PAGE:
The 1989 Formula One season was the first season where the cars returned to the now traditional normally aspirated engines. Forced to abandon the incredible 1.5 litre Honda RA168E twin-turbocharged engine – which made an astounding 900BHP – the Woking team needed a new car to accomodate the new 3.5 litre Honda RA109E V10 unit but still match the incredible results of 1988’s MP4/4 where Prost and Senna managed ten 1-2 finishes and Senna was crowned 1988 F1 World Champion.

Senna-Belgium-1989McLaren developed the MP4/5 for the 1989 season and I don’t think anyone could have predicted the success the 4/5 would have in its inaugural season. However, the success of the MP4/5 – ten wins from sixteen and fifteen pole positions – was somewhat overshadowed by the on and off track disputes between Prost and Senna.

In 1990, Prost – now the reigning world champion – would move to Ferrari along with McLaren designer Steve Nicholls whilst Gordon Murray would begin to focus on the McLaren F1 road car project. With such big changes in the staff, McLaren decided to use the MP4/5 once again but in a sort of evolution form where the team would try and improve upon the 1989 Drivers and Constructors World Championship winning car.

Honda provided a slightly revised V10 engine pushing power from 685BHP to 690BHP with the overall weight remaining at 500KG / 1102LB which resulted in approximately 1,380BHP per tonne of weight. Aerodynamically the car used larger side pods and revamped radiator ducting to assist cooling of the RA100E power plant.

Although the car suited Senna quite well, McLaren’s new signing Gerhard Berger was too tall for the car – a problem which was resolved by sitting Berger more upright in the car. A new windscreen was also installed on the car to account for this change. Another notable improvement was a revision of the transverse six speed gearbox and a larger fuel cell.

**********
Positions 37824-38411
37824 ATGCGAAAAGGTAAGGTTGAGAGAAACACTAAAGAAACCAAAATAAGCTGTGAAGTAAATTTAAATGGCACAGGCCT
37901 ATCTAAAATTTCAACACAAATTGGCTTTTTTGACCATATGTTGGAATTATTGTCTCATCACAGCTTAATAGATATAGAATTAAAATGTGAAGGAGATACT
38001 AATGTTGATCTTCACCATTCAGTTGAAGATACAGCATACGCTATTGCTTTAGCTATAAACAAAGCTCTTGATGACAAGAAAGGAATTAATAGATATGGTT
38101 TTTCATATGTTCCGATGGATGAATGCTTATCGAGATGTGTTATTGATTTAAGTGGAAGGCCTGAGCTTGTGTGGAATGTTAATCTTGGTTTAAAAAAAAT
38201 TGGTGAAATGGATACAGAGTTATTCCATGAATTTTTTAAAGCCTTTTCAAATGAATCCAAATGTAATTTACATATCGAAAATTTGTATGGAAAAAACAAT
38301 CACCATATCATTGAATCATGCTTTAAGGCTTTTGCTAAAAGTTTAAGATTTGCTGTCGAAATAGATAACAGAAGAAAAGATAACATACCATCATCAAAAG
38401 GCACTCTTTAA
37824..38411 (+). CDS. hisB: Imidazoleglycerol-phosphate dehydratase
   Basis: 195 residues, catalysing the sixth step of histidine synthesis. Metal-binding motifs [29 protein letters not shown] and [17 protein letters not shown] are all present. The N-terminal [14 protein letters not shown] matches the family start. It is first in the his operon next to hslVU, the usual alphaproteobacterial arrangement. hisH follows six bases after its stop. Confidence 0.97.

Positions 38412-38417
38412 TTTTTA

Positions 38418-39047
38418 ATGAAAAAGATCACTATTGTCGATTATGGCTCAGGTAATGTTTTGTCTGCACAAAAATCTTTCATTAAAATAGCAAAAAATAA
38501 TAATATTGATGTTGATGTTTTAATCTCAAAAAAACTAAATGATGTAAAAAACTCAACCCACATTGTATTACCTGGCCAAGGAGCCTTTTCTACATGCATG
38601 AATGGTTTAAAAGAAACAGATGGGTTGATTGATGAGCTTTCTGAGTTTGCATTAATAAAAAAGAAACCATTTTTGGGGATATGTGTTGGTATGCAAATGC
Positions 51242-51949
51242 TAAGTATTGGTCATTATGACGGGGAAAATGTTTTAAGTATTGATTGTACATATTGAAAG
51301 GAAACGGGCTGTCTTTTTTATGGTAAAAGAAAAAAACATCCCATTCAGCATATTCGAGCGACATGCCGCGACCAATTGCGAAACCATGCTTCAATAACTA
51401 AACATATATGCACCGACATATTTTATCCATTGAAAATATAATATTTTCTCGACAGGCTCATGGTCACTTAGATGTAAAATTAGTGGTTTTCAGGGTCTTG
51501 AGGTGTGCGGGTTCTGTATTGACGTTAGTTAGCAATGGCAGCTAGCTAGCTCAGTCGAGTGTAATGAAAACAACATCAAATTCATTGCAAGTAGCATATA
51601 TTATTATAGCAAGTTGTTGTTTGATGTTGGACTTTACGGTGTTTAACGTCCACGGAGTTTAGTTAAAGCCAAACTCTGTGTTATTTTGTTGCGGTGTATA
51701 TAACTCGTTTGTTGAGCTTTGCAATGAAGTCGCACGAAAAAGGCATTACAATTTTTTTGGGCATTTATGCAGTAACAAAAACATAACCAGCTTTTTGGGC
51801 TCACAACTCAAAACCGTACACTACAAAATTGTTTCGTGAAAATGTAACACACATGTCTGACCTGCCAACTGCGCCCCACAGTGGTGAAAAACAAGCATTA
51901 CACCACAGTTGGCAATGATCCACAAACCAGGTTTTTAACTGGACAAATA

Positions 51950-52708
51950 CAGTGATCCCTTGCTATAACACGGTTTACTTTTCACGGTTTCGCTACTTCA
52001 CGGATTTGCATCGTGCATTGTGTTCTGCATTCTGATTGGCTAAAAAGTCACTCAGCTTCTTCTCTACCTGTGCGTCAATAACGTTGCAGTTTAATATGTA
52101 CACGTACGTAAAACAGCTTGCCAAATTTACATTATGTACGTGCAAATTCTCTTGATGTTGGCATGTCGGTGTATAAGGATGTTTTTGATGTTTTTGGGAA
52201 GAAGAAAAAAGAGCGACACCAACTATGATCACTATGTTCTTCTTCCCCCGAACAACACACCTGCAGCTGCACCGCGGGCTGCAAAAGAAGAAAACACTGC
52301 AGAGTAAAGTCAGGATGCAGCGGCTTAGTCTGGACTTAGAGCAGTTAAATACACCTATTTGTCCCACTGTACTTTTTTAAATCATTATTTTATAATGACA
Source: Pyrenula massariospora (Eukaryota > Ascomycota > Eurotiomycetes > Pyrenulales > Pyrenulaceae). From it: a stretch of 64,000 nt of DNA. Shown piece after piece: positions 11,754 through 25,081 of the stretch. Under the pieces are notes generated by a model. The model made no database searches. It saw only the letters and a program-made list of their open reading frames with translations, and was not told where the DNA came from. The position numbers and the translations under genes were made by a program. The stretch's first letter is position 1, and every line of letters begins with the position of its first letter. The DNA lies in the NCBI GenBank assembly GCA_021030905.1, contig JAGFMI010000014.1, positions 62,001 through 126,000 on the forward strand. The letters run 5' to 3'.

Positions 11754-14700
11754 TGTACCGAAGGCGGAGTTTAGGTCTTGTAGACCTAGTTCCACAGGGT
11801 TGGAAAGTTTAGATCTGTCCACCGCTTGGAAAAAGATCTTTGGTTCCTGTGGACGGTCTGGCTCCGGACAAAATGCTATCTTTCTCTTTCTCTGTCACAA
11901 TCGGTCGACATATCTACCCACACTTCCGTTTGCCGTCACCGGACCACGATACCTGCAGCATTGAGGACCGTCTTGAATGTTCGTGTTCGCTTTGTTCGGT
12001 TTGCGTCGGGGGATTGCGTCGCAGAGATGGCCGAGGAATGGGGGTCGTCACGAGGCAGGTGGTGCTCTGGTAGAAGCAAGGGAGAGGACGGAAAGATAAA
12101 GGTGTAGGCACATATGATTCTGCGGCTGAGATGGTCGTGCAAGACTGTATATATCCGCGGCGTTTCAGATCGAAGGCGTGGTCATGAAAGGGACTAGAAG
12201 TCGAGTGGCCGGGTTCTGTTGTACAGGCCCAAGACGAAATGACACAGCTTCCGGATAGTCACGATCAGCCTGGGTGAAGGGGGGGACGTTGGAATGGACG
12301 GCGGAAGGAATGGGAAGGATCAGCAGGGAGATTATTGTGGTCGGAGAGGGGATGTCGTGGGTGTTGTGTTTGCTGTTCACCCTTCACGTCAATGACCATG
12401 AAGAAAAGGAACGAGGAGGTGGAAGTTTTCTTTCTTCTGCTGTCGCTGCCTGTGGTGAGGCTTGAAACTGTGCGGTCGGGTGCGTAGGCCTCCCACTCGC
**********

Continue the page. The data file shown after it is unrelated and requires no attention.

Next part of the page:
Of course as the season progressed, more changes were made to the cars including a new underbody and new aerodynamic pieces. What did all these improvements account for? Twelve pole positions between Senna and Berger, six wins for Senna, another world championship for Senna and a third successive constructor’s title for McLaren.

McLaren and Senna continued their successful partnership into the 1991 season with another pair of world championship titles behind the wheel of the Honda V12 powered MP4/6 but complaints from Senna that the Honda engine was lacking were justified during the 1992 season as McLaren could do nothing except watch Williams with Nigel Mansell walk to the ’92 titles.

Senna’s last win would be behind the wheel of a McLaren at the final round of the 1993 World Championship in Australia before he moved to Williams for the 1994 season. The pairing of McLaren and Ayrton Senna is arguably one of the greatest of all time, perhaps only bettered by that of Ferrari and Schumacher but I don’t believe that a fair comparison can ever be made between the two because of Senna’s death at San Marino in 1994.

We will just never know what Senna had left to show us.